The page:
One of the first questions you need to ask yourself is with regards to the level and robustness of security that is needed at your site. While for some businesses security needs are understandably at the very top of their agenda, some businesses have other agendas to balance. For instance, a site that receives heavy traffic might require a different type of barrier to one which is only occasionally accessed. Equally, you may be a business that wants to balance its security needs with a friendly and welcoming environment.

Automatic or Manual?

A second consideration is whether you require automatic barriers or manual. They each are suitable in different situations. Automatic barriers require electricity in order to operate, so somewhere isolated may prefer to install manual barriers, particularly if electricity access is restricted. Additionally, your business may prefer, for security or logistical reasons, to have a manned manual barrier in place over an automatic barrier.

While manual barriers are often preferred in more rural settings, automatic barriers do offer many specialised benefits. Automatic barriers are more difficult for criminals to bypass and overhaul which makes them a particularly reliable choice.  They can be enhanced with access control equipment and also provide support to businesses who do not have the budget or manpower to physically attend a manual barrier and provide access to visitors. Automatic barriers are often found at parking facilities, checkpoints, and for other types of restricted areas.

Height Restriction

Height restrictor barriers are another popular choice. Especially for car parks and service stations where the risk of overstays and unauthorised long-term parking issues. They are also great for where you need to prevent access to high vehicles. They are also a welcome addition to areas where automatic barriers are either not cost-effective, or not required.

Cost

Cost is always a key consideration for businesses and understandably it is important to make sensible decisions to match your budgets. Businesses should take part in a feasibility study before making a decision on which products to choose. This will help ensure you are recommended the best solutions to match your needs. Not only can you be confident that you’ve picked the right product, but you are also protected against criminal activity.
Gateway Automation provides a range of perimeter security systems to help businesses and individuals to secure their sites. We also provide nationwide servicing and repairs to gates, access control equipment, barriers, and other perimeter security equipment too. To find out more, contact us on 01522 68255 or take a look at our brochure here: http://www.gatewayautomation.co.uk/brochure/.

7 Physical Security Measures Every Organisation Should Implement

SONY DSCNo matter whether you are a small, medium, or large organisation, there is always a place for physical security. Your business is home to your data, your employees and more so you must ensure they are protected as much as possible. Not only does physical security help protect your premises from an in-person attack but it also helps boost the strength of a company's cybersecurity as well. Here are seven physical security measures every organisation should implement.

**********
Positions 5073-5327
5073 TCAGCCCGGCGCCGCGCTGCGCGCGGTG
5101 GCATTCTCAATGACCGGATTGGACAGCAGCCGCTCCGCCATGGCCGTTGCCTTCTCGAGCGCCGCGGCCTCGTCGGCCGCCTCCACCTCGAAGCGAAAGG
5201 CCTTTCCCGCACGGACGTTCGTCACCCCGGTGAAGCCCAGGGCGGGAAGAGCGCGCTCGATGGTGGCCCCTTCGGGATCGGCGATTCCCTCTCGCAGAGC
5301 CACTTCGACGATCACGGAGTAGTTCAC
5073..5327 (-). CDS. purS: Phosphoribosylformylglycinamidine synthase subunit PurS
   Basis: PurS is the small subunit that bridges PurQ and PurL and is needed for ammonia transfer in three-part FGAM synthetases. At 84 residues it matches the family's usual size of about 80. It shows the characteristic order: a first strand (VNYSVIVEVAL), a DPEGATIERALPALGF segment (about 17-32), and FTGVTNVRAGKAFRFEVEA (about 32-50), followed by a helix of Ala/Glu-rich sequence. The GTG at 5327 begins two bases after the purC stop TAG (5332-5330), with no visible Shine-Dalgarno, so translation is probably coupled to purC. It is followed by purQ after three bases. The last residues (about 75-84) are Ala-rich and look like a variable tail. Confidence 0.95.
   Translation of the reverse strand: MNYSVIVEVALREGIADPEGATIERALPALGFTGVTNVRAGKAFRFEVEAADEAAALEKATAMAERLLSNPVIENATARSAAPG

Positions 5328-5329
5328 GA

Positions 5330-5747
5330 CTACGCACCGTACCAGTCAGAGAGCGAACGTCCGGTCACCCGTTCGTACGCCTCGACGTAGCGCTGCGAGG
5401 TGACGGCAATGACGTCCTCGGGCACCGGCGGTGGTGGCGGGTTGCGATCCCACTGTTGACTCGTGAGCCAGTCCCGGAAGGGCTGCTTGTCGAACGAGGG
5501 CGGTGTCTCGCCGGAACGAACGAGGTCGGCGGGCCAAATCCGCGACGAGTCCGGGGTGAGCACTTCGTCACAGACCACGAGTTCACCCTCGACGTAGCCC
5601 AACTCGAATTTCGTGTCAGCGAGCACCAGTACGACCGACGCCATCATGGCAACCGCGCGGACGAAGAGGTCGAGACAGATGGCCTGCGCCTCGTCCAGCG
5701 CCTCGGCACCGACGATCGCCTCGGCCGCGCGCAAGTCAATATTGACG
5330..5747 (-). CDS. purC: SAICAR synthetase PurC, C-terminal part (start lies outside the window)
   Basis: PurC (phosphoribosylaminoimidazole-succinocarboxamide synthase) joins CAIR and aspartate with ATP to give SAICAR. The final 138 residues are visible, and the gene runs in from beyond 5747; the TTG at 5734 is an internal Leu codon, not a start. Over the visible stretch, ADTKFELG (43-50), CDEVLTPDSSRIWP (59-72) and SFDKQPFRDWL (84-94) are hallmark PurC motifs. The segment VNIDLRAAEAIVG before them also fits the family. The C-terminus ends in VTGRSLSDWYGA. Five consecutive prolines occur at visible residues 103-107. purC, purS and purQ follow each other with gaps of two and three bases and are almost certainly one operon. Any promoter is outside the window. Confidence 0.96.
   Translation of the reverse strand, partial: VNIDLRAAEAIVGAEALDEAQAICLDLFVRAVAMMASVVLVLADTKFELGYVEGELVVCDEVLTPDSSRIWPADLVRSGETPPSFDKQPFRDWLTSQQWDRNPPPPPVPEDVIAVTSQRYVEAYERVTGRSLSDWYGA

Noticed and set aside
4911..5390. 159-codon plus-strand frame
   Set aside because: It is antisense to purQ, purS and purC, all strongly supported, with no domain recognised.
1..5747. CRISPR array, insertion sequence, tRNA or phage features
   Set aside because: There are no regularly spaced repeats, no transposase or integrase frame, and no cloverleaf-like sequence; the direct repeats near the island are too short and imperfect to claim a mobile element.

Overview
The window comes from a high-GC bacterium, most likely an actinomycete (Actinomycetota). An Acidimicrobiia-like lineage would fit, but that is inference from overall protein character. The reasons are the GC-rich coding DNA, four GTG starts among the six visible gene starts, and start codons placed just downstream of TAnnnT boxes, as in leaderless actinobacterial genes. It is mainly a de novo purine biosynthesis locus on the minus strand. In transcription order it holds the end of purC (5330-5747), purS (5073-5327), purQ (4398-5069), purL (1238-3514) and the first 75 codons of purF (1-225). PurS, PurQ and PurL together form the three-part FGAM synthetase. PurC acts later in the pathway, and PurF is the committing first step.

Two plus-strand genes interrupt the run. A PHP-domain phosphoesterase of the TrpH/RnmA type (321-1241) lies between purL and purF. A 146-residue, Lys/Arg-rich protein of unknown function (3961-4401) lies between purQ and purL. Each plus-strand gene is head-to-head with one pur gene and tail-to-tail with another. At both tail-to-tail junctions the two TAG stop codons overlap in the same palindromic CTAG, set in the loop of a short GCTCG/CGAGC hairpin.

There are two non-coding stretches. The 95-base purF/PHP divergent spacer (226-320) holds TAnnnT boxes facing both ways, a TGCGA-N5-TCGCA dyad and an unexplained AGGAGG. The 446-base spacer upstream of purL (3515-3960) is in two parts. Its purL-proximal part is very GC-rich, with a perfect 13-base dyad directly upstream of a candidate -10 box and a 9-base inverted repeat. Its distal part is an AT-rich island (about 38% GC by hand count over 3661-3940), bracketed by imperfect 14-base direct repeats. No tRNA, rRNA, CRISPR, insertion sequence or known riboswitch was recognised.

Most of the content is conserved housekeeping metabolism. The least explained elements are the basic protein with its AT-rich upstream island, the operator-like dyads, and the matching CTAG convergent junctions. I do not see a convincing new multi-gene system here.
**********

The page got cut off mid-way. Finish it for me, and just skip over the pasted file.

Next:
Set up surveillance  

Although a business should have other security measures to stop people from breaking into the premises, it is important to know that if the worst-case scenario were to happen, you can have video evidence of who the intruder is. When installing a surveillance camera, ensure you place it in the optimum position to get a good, clear view of the entrance and exit points. Not only can surveillance cameras monitor the site continuously, but they can also use motion detectors and only record when there is movement. Most surveillance cameras now come with a notification process where it sends a warning to a mobile to say there is suspicious activity.  

Ensure you have supporting signage near the surveillance cameras that state they are in use. People need to be warned there are cameras in operation, but they also have the added effect of being a physical deterrent for potential criminals. 

Lock the server room  

The server room is a vital location on any business premises as it contains sensitive data which would be detrimental if it fell into the wrong hands. If criminals attack your server room it can lead to significant downtime and cost to a company. Have sturdy locks on the door and have access control where possible, to ensure that only authorised personnel has access. 

Have access controls  

A business should have a method of access control in place. Access control equipment can vary in sophistication and range from a keypad that requires a keycode to be entered, to using a keycard or even fingerprint recognition. So, depending on your budget, there is still a way for you to use this technology to create a more secure environment.  

Use ID cards for staff 

Using ID cards has been proven to be an effective security measure that all companies can adopt. If you have a security guard, it should be a protocol that all ID cards are checked before they are allowed onto the premises. The ID cards can also be used in conjunction with access controls for even tighter security. For example, if a business has an entrance foyer, turnstiles can be installed that only allow access to those who have their ID card.